Monitoring of ME pathology: Majority of children had ME pathology during these 2 years of observation (Fig. 1.).

imm. 1

The cumulative data of ME pathology, clinically typed as acute OM (AOM), OME, POME, ROM, adhesive OM (AdOM) and chronic suppurative OM (CSOM) demonstrated that pathological ME processes were characteristic for children till 7 years with the prevalence of short duration forms, such as AOM and OME during first 3-4 years of life. Formation of sub-chronic forms such as POME, ROM began from 2nd year of life with the maximum at the age 4-5 years of life. Chronic forms AdOM and CSOM became evident from 3-4 years of life, but their background was built earlier.

Influence of chronic somatic pathology. Majority of children with OM were from the group with recurrent and chronic respiratory tract pathology (group R). Children with gastrointestinal (group G) pathology develop OM in 28% of cases. (Fig. 2). Persistent and recurrent forms (POME and ROM) were diagnosed in 36% and 18% of children from R group. In group G chronic ME pathology was diagnosed rare, but recurrence-chronicity rate in both groups was more than 60%. Analysis of OM types demonstrated (Fig. 3) the tendency to recurrence and chronicity in R and G groups.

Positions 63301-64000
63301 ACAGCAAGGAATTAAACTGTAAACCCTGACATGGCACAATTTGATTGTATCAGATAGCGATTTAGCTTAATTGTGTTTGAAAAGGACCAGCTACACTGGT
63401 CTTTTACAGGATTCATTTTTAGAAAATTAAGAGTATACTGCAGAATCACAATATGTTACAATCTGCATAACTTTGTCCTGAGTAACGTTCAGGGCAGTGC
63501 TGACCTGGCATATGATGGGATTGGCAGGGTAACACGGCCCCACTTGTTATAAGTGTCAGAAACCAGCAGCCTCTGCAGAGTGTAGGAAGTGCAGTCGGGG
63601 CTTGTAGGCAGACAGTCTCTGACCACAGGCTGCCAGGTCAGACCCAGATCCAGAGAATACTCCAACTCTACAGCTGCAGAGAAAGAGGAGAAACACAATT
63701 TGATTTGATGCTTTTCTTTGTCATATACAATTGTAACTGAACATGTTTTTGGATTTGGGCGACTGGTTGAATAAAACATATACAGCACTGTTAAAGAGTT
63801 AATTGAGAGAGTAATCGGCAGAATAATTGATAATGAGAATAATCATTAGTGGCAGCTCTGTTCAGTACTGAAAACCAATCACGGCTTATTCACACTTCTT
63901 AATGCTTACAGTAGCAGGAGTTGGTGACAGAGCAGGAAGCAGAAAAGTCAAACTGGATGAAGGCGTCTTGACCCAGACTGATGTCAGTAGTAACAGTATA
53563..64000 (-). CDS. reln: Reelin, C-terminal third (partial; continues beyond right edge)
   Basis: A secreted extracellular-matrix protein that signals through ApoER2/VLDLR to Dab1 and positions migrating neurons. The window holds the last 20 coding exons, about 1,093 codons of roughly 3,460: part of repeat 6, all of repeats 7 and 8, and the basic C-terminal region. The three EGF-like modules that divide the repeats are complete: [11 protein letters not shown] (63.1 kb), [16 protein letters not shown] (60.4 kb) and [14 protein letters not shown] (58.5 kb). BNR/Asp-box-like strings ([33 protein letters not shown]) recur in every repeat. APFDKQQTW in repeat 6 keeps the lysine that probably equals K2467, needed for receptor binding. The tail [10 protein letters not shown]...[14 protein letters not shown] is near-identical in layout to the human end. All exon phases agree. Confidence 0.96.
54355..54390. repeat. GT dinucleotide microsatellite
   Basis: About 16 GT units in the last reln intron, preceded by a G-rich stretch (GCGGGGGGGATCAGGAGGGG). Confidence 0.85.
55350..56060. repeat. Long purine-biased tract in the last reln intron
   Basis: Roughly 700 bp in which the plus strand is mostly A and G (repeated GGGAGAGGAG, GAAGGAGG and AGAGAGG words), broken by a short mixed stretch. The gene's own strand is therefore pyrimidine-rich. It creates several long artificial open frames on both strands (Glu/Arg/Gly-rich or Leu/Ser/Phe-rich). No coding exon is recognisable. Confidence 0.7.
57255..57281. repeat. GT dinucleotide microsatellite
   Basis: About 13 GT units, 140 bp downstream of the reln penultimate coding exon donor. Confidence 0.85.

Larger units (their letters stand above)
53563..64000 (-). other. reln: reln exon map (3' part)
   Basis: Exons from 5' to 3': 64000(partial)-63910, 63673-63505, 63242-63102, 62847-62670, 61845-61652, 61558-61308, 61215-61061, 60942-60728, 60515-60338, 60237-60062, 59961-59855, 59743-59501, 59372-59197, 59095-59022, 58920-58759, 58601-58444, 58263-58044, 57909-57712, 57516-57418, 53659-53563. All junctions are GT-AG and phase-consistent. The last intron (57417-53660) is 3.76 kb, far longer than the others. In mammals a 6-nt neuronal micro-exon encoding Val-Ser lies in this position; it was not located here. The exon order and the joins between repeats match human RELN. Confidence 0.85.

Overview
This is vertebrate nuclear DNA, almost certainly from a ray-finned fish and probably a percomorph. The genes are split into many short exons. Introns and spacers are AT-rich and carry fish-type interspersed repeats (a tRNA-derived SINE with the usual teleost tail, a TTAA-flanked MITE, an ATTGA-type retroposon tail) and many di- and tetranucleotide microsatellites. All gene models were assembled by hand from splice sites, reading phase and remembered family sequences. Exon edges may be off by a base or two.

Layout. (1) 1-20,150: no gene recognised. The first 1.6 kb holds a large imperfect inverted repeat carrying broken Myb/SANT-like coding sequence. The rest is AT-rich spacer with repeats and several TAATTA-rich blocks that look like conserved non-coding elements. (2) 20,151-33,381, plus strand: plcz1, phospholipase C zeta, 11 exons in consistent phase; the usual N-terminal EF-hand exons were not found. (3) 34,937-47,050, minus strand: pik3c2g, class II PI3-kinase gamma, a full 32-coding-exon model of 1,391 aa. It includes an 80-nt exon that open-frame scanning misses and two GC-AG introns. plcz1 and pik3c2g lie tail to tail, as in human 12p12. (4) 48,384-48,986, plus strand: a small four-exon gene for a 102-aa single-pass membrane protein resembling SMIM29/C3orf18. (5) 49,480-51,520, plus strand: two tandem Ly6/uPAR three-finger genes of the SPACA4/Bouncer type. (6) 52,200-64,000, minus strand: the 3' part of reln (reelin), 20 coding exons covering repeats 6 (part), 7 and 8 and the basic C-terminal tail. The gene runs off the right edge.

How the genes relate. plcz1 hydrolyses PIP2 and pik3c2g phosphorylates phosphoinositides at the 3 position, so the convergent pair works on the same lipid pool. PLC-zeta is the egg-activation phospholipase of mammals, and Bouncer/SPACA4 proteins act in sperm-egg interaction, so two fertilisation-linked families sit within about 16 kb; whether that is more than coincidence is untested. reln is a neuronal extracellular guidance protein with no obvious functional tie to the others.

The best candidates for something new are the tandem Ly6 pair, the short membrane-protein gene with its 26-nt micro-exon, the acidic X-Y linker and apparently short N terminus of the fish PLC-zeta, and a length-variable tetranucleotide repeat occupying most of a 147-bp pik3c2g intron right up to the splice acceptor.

Agreement between methods. Impedance Audiometry: Pathological tympanogram during more than 6 months with the confirmation of ME pathology by others noninvasive methods and absence of its normalization after medical treatment was the indication for surgery. All cases of OM and duration at least 6 months were included in surgical group.

In children with type C of tympanogram (if type B presented on opposite ear) we found signs of AdOM and CSOM (Tab.1). Cholesteatoma was determined even more often than in Type B subgroup.


Audiometry revealed mild to moderate conductive hearing loss, which correlated to ME pathology independently of OM form.